Tuesday, October 2, 2012

the rock

Monte Perdido, or "Lost Mountain" in the Spanish Pyranees, part-inspiration for this poem.

The rock

My heart,
this lost mountain
are the same, though
they may not look it.

Porous limestone deposits
leak water. No matter
how much it rains,
no matter how
much snowfall
melts from the peaks,
it cannot hold the
heavenly deluge.

All flow downward
towards the canyon
where all sorts of life
drink their fill, though
the heights are always
thirsty, calcareous throats
dry and chalky.

Topography varies
smooth and curvaceous.
Life is delicate up here,
minute flora, small
but singular, so unlike
their sizable counterparts,
carpet the landscape.
It is also rough and jagged,
terrain so temperamental,
loose bits make for unsafe
footing, though its core
is wholly solid.

Yet, it is not as hard
as it appears. It is also
soft, organic, malleable. 
Time has made its marks,
etched itself into mineral
tablets, life and its
perpetual alphabet:
the history of the world,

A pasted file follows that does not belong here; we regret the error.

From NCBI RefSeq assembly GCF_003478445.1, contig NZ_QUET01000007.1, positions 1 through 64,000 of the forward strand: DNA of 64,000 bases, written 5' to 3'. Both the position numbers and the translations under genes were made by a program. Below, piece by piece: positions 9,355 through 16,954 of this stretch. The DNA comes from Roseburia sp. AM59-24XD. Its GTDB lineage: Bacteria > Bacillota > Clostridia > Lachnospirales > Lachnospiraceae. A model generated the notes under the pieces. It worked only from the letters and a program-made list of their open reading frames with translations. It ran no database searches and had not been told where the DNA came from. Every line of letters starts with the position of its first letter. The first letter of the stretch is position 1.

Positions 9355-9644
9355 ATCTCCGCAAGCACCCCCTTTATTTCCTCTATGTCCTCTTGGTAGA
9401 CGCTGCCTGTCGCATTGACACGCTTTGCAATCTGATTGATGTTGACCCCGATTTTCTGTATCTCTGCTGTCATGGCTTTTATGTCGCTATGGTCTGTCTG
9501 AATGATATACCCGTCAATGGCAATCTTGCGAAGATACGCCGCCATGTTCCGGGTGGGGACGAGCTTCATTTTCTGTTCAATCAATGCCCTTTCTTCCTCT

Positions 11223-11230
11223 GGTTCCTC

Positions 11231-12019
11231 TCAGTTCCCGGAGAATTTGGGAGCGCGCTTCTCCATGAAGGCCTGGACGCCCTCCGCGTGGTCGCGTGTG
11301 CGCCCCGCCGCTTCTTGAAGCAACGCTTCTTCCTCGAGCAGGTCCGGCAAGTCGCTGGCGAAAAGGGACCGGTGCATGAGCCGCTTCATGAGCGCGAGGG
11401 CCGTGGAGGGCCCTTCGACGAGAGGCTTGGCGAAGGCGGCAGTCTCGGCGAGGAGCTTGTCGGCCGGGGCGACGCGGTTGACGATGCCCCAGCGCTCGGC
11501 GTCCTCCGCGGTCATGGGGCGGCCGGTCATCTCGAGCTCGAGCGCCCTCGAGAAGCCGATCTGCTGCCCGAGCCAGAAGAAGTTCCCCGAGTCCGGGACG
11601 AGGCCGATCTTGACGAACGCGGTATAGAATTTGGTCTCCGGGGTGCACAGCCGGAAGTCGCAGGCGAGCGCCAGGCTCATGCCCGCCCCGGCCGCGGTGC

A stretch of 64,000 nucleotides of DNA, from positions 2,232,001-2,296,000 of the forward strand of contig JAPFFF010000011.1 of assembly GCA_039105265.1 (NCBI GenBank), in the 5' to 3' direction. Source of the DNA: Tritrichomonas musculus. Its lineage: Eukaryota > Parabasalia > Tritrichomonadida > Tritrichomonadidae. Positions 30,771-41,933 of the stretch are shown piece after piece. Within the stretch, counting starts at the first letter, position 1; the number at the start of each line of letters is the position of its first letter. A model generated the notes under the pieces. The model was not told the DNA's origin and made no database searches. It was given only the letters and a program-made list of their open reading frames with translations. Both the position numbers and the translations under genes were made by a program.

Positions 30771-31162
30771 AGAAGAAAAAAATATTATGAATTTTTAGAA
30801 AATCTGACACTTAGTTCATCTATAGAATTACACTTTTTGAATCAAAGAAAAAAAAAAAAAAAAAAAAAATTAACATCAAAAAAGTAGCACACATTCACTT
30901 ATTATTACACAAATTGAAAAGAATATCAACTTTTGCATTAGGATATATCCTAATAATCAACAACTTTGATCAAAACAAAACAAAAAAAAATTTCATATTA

according to the mountain.

Deeply rooted, it endures.
It changes. Adapts.
It ages slowly.
Little by little scraped at
with elemental fingertips.
Molded by earth’s deep fires
and rumbling stomachs,
sculpted by changing winds,
from deep freezes to watery
graves that chip, chip, chip
away at it. Nature is an
unkind lover; sweet caresses
scar the mountain’s face,
but not its essence.

It is called “lost”
Because, on occasion,
it goes missing,
because it appears and
disappears from
different vantage points,
from this angle and
that distance.
Still, it does not move,
it is true, it does not
go anywhere.

Rock on which my love is built,
living a long, long time,
but not lasting forever.

--K. Castillo

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